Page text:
Cultural Biography

“Before we can begin to understand others, however, we need to understand ourselves and what we bring to our interactions with others. For this reason, it is important for teachers interested in learning more about other cultural groups to first look inward” (Hidalgo, 1993, p.99).TESOL/CAEP Standards Addressed by the AssignmentStandard 2 – Culture As It Affects Student Learning: Candidates know, understand, and use major concepts, principles, theories, and research related to the nature and role of culture and cultural groups to construct supportive learning environments for ELLs.OverviewIn this assignment, you will describe, analyze, and reflect on the deep-rooted, cultural features of your own background. This is as personal as an academic assignment can get, so be conscious of your comfort level when choosing the experience(s) you wish to share. At the same time, this assignment is meant to provide you with the opportunity to look at your experiences honestly and sincerely, so you will likely feel some discomfort. Your instructor will appreciate your full and authentic engagement in this task, and please know that only the instructor will be reading your paper.As you plan, think of this paper as having three (3) parts: (1) a narrative description, (2) an analysis, and (3) a reflection. Your cultural autobiography should be 3 to 5 double-space typed pages following APA format (reference page not included in this number). Include a short, clear introduction paragraph to introduce your main thesis, and then follow the introduction paragraph with the three (3) main sections of your paper. Please use the following three (3) subheadings (after your introduction paragraph) to organize your paper. Make sure to have a consistent ‘thread’ or thesis/argument through your paper, and please proofread! Narrative of Important Experiences (1-2 pages)First, narrate the experiences that you consider significant in shaping your ‘lens’ (aka worldview). You may include typical or exceptional events from your childhood, school years, religious life, family life, encounters with individuals of various backgrounds, etc. You may also want to think about how your race, ethnicity, class, family background, religious beliefs, and/or gender may have shaped your life. Rather than providing a “laundry list” of experiences and elements of your identity, choose one (1) or two (2) experiences to discuss, that are most salient to your worldview and work as an ESL/bilingual teacher.The following questions might help as you think of some things to write about: What experiences have you had in life or in school that made you realize something important about how you view the world? What experience have you had that made you change your views of other cultures, races, genders, religions, etc., and what does this say about how you were raised? What experiences have you (or someone you know) had with racism or other forms of discrimination?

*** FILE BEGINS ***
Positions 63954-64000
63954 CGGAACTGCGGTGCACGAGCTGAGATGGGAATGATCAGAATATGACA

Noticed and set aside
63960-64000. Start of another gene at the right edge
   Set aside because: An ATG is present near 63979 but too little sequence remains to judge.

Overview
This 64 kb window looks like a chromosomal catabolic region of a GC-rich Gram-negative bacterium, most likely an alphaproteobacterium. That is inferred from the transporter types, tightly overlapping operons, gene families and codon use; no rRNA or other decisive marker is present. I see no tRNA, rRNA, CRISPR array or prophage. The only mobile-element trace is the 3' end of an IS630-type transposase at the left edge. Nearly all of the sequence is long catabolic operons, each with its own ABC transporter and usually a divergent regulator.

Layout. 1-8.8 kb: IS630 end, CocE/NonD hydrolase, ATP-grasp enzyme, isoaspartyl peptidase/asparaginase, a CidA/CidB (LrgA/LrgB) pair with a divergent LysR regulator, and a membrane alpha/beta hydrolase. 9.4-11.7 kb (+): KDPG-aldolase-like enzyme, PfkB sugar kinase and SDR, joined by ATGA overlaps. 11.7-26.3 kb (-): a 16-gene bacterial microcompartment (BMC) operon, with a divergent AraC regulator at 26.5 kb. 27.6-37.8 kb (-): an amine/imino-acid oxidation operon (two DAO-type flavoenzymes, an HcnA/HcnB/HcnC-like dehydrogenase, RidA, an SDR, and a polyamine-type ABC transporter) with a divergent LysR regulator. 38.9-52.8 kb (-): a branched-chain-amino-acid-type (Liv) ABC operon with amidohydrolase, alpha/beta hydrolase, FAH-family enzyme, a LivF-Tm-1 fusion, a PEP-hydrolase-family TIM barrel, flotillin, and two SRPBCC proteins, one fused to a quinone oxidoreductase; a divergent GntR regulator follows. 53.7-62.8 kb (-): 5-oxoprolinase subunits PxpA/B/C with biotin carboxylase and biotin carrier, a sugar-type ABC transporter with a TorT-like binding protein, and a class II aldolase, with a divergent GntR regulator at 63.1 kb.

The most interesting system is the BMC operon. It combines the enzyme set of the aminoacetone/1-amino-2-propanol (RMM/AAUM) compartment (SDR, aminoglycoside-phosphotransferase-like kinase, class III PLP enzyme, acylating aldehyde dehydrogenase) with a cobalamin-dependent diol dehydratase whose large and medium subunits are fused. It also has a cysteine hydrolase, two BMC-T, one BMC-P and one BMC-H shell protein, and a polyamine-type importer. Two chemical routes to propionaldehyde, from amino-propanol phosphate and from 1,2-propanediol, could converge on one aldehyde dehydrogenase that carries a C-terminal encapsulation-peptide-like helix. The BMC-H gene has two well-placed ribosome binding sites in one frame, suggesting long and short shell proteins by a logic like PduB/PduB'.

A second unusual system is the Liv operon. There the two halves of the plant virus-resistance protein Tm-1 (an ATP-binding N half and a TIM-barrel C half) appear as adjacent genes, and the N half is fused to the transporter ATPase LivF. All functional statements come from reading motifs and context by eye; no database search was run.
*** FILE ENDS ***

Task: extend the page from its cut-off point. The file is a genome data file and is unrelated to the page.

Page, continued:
How were gender roles defined for you in your upbringing or during a certain life experience (i.e. sports, extracurricular activities, jobs)? Were there different expectations for women and men in your family or in other contexts? How does the neighborhood you live in (or lived in) illuminate distinctions between your race and socio-economic status (SES) or the race and SES of your friends, colleagues and acquaintances? How did your native language affect your schooling experiences or interactions with native or non-native English speakers? How does your ability or disability affect your experiences in school or in other contexts? What is a clear example of a time when you drew on some element of your identity, culture to interpret your experiences and/or shape your social behavior that you later found out was incorrect, or you realized was inappropriate for the situation/context/culture? When and how did you come to recognize the implicit power attributed to and unequally assigned to cultural groups in the US? Describe a time when you were a minority/minoritized, and it made you uncomfortable. How did you react, and how would you react now, based on your learning in this course? What does this tell you about the fundamental assumptions with which you were raised? Analysis of Important Experiences (2 pages)Second, analyze how this/these events and elements of your identity have shaped your standards for thinking, valuing, behaving, and evaluating (Goodenough, 1981). Interpret the cultural meanings of your experiences. Draw on our readings by citing/paraphrasing them to support and justify your analysis. Make sure to cite your sources properly using APA formatting.The following questions should guide your analysis: How have these experiences shaped who I am and the way(s) that I understand the world? How does my narrative illuminate aspects of my culture and my cultural identity? How does my cultural background influence how I perceive and understand others?Throughout your essay, make at least three (3) explicit connections from a minimum of three (3) different sources to the course readings, lectures, and/or class discussions. Make sure to cite your sources properly using APA formatting within your paper, and reference the full citations on a separate Reference page (not included in the page limit for this assignment).Reflection (1-2 paragraphs)Finally, briefly reflect on the process of writing this cultural autobiography. Draw on our readings by citing/paraphrasing them to support/justify your reflection. Make sure to cite your sources properly using APA formatting. The following questions should guide your reflection: What has this process helped you to discover about your identity and your future as a teacher? How do our values influence our behavior toward children? How do we think about differences in children, and do we implicitly relate difference to deficiency?Tips Make sure to read the grading rubric for further details and expectations (below). Make sure use the weekly readings to help you write this assignment.